How to Get a Urine Sample from a Female Dog
Your vet can tell a lot about your dog’s health by analyzing its urine, a process called urinalysis. If your female dog’s urine doesn’t look right (bloody, really cloudy), or if the urination behavior is unusual (straining to urinate, urinating frequently), your vet will want to perform a urinalysis. They may ask you to collect a urine sample from your dog. This may seem hard at first, but, with patience and maybe some extra help, you’ll be able to collect and handle the sample properly.
Collecting the Sample
Choose a container.Your vet may give you a container in which to collect the urine. If not, use a container from home that you will not use again. Shallow containers, such as aluminum pie plates, work really well for collecting urine from female dogs.Here are other container options:
- Empty cream cheese container
- Shallow food storage container
Wash and dry the container.A dirty container could contaminate your dog’s urine, making a urinalysis difficult to interpret. Once you’ve chosen a container, wash it with warm, soapy water. Make sure it’s completely dry before using it to collect the urine.
Take your dog outside on a leash.With the container ready for use, put a leash on your dog and take your dog outside.Having your dog on a leash will make sure your dog can't get away when you try to collect a urine sample.
- If you have a backyard, take your dog out to where she usually urinates.
- Consider timing the collection for when you know your dog will need to urinate, such as first thing in the morning or after a meal.
Let your dog squat to urinate.Pay close attention to your female dog as she gets ready to urinate.You may not have a lot of time to collect the urine once your dog starts to urinate, so make sure you’re ready to act quickly.
- You will slide the container between your dog’s back legs, so try to stand beside or slightly behind your dog.
Position the container in the urine stream.Collecting the urine should be a gentle but swift process. When your female dog squats and begins to urinate, approach her slowly. With one hand, gently slide the container between her back legs. Consider setting the container on the ground instead of holding it.
- If you hold the container, you may get some urine on your hand.Have some disinfectant wipes or hand sanitizer nearby in case your hand gets urine on it.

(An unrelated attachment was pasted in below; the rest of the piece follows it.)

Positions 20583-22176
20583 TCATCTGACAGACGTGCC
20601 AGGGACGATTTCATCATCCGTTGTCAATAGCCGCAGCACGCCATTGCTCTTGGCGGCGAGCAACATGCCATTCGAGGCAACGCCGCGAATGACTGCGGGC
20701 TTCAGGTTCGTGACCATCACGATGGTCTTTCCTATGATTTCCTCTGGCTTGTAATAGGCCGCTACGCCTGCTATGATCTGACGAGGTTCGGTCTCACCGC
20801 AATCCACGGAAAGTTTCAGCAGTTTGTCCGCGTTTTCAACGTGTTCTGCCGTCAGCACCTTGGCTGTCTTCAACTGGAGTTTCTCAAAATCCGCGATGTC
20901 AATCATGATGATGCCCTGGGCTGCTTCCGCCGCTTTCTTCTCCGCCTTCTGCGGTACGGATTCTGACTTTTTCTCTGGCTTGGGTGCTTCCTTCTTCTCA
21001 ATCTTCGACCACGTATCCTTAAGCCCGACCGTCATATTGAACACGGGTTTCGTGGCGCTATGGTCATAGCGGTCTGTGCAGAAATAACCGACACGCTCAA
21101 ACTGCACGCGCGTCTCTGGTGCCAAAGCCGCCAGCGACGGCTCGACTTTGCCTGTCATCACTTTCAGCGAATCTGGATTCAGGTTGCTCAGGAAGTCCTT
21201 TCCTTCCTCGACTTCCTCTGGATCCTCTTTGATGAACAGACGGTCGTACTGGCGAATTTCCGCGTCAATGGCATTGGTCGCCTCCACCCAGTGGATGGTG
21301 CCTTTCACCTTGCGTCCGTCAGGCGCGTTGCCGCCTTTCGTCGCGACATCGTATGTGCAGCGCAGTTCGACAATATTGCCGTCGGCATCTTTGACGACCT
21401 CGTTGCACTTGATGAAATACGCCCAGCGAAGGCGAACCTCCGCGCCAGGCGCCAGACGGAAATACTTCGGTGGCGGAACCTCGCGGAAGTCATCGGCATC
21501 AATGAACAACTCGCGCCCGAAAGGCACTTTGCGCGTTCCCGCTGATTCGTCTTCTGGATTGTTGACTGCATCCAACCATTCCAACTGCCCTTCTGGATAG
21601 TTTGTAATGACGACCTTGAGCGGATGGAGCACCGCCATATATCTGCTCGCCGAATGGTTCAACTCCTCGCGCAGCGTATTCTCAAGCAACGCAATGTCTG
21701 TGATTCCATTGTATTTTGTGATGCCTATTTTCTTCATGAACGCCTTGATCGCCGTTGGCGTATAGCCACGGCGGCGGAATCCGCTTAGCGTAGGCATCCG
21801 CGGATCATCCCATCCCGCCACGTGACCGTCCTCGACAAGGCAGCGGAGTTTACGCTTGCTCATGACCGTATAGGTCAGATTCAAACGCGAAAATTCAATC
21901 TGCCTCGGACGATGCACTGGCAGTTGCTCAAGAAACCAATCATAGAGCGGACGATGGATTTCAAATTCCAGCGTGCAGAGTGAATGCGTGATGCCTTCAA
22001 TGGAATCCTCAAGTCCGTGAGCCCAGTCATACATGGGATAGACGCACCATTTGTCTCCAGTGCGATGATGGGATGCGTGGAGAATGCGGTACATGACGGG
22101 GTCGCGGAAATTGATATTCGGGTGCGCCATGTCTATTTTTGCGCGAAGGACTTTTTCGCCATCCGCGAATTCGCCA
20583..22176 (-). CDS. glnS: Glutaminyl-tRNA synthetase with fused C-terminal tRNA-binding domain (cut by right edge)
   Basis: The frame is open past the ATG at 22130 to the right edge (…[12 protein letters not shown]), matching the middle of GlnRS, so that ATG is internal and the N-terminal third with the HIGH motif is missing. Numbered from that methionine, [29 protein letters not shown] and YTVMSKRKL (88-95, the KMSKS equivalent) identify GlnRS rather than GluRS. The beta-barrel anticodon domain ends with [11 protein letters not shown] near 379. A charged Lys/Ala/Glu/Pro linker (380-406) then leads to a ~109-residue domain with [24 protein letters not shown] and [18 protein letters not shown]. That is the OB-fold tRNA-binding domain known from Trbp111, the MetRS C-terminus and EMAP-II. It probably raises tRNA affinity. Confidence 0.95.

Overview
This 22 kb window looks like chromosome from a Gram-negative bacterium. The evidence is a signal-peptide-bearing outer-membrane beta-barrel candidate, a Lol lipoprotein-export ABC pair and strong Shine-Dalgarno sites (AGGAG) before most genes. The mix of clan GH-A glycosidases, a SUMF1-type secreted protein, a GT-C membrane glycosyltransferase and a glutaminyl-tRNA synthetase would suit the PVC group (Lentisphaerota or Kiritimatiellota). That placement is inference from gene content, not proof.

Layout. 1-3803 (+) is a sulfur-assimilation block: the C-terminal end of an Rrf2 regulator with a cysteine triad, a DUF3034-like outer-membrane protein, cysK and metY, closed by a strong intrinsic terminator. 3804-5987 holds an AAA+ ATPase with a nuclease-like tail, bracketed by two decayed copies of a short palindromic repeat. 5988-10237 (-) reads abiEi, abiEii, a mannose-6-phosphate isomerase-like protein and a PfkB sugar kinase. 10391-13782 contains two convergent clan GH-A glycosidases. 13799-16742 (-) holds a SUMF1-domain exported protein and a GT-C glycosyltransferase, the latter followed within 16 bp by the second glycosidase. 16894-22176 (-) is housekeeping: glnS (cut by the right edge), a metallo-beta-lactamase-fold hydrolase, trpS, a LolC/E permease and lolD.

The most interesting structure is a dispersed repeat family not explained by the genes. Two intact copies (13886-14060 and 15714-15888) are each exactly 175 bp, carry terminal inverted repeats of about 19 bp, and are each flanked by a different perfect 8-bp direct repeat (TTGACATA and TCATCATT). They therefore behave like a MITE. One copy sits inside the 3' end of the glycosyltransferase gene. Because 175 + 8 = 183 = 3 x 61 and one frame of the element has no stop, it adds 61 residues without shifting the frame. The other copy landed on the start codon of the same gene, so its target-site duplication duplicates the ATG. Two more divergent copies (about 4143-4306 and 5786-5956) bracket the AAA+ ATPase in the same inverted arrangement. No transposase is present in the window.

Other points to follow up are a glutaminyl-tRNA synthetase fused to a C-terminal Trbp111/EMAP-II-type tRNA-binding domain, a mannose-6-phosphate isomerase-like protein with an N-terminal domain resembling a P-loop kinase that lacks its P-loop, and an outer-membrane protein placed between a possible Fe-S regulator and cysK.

- Make sure the urine gets in the container. You may need to reposition the container if the urine is hitting the ground.
- Let your female dog finish urinating before you move the container away.
Handling the Sample
Cover the container.If you were able to get the urine sample, congratulations! To prevent the urine from spilling out or getting contaminated, cover the container as soon as you can.If you’re using a container that has a matching lid, use that lid to cover the container.
- If you used a pie plate, pour the urine into a container with a sealable lid if possible. Otherwise, cover it tightly with two layers of plastic wrap.
- Wash your hands before and after covering the container.
Take the sample to your vet’s office.A fresh urine sample will provide the most accurate urinalysis results. Ideally, the urine should be examined either immediately or within a few hours of collection.After collecting the urine sample, take it to your vet’s office as soon as you can.
Store the urine sample in a cool place.If you can’t drop off the urine sample right away, you’ll need to store it at your home until your appointment. Because the urine will need to stay cool, place the urine sample in your fridge or on ice in a small cooler.
- If you choose to store the urine sample in the fridge, wrap the container in a plastic bag first.
- If you’re not comfortable having the urine sample close to your food, a cooler would probably the better storage choice.
- A urine sample more than 12 hours old is no longer fresh and may not give accurate results.If more than 12 hours pass between collecting your female dog’s urine sample and the appointment with your vet, let the vet know how old the sample is, so they can decide if it will affect the results and if a new sample is necessary.
Following General Tips
Get someone to help you.If this is your first time getting urine from your female dog, it may be a little challenging to do by yourself. Ask a friend or one of your family members to help you.They can be the one to either hold the leash or collect the sample.
Be patient.Your first attempt at getting a urine sample from your dog may not be successful. If you have time before your appointment, try to collect a sample again later, after your dog has had some water or eaten another meal. You may have to be patient with your dog and try multiple times before you get a sample.
Contact your vet.You may not have any luck getting the urine sample. Your dog may stop urinating when she figures out what you’re doing, or the urine may not have gotten in the container. If you cannot get the sample, contact your vet to let them know.
- When you take your dog to the vet’s office, one of the vet’s staff can take your dog outside to get the urine sample.
- Use a non-retractable leash so your dog can’t walk far away from you.If you have a retractable leash, keep it locked at a length that won’t allow your dog to walk far ahead of you.
- Don’t worry if you don’t get a large urine sample. Your vet will need only about one tablespoon of urine to perform the urinalysis.
- Give your female dog some verbal praise and extra petting after collecting the urine.
Video: How to collect urine sample from clean catch
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